Grace Lambila works at an ORPER shelter (Oeuvre de Reclassement et de Protection des Enfants de la Rue), an organization that provides aid, and sometimes a home, to street children in Kinshasa, the capital of the Democratic Republic of Congo. Founded in 1981 by a Catholic priest, ORPER runs “open” centers where children are free to come and go, and “closed” centers where they are watched more closely.
Some of the boys who stay at the open center include:
Fundi, a 13-year-old boy, was brought to Kinshasa a year ago by his mother, along with his sister, where she planned to join the children’s father, but they discovered he had taken another wife. Fundi’s mother returned home, leaving the children with their father, but after being mistreated, Fundi’s sister went to their uncle and he ran away to live on the streets.
Kape was abandoned by his parents, and lived on the streets until he was taken in by ORPER when he was 10. Kape now brings other boys to an open center, where they a place to shower, to eat, to sleep, and to learn.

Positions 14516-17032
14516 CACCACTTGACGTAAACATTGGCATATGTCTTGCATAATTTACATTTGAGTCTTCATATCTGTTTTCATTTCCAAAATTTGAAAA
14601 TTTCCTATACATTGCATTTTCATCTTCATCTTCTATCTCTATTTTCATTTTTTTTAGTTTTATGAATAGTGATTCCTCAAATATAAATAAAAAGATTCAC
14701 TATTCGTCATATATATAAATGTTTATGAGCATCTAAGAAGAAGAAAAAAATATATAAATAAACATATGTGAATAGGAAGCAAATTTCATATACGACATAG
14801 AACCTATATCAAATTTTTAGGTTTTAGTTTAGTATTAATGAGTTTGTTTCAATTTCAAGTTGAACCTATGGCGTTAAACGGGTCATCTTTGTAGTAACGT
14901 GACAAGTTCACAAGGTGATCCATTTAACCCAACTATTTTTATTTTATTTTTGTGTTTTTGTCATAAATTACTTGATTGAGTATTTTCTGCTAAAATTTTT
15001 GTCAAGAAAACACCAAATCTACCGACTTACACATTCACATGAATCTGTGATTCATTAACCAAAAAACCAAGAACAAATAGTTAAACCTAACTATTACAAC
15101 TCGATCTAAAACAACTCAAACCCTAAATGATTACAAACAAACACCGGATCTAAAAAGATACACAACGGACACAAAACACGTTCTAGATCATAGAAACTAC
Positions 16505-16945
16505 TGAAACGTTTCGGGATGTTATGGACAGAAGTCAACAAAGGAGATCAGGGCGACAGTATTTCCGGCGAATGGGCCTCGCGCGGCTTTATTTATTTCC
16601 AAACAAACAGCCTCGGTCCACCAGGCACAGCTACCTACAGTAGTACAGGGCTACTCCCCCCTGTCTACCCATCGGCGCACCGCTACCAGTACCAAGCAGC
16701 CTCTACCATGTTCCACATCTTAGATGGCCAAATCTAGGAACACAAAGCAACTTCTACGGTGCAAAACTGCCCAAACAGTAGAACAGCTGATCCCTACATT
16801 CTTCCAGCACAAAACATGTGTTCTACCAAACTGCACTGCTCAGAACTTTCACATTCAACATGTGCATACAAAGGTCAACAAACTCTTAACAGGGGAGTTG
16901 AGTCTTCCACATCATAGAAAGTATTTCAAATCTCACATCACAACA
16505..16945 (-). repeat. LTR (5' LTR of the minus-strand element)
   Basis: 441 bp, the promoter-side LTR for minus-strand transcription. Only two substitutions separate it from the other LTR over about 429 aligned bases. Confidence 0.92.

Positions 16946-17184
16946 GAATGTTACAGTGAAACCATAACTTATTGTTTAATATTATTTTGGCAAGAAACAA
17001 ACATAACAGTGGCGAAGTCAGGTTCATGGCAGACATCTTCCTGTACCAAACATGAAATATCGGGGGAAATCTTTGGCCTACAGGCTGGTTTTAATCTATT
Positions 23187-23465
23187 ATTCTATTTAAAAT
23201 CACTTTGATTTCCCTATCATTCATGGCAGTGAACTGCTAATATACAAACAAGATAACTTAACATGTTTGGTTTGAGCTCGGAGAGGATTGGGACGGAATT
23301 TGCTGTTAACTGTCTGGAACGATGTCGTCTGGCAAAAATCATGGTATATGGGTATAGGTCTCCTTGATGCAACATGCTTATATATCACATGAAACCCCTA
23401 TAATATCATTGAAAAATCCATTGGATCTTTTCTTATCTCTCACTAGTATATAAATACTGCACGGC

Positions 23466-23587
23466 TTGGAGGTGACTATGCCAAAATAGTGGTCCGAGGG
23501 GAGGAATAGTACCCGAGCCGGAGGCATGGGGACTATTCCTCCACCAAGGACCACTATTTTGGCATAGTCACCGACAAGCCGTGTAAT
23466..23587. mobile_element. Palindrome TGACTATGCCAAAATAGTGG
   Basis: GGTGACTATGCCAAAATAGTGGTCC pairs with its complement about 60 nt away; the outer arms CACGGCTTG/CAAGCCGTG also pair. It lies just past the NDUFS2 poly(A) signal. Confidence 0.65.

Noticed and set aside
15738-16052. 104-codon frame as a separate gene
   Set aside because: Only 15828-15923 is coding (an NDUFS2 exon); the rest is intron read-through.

Christian takes remedial classes during the day and works in a parking lot at night. He makes around $3 a day, enough to buy extra food.
Ariel, 13, still goes to the main square to beg. On most days he makes around $1.50.
Other children at ORPER earn money by reselling plastic bags they found in the trash, or work as prostitutes. Some drink alcohol or dissolve Valium in Primus beer, shake it, drink it, follow with cannabis, and repeat the sequence.
Annette Wanzio, who has worked with street children for 20 years, says, “In Africa, children belong to everyone—an uncle, an aunt.”
She and others at ORPER work hard to place children with their extended families, which can sometimes take years or fail entirely; of every 100 children who come through the center, only 40 return to their families. “Sometimes families say, ‘Well, they’re doing well, so why should they return to us?’ ” she adds.
[Christian Science Monitor] ….continued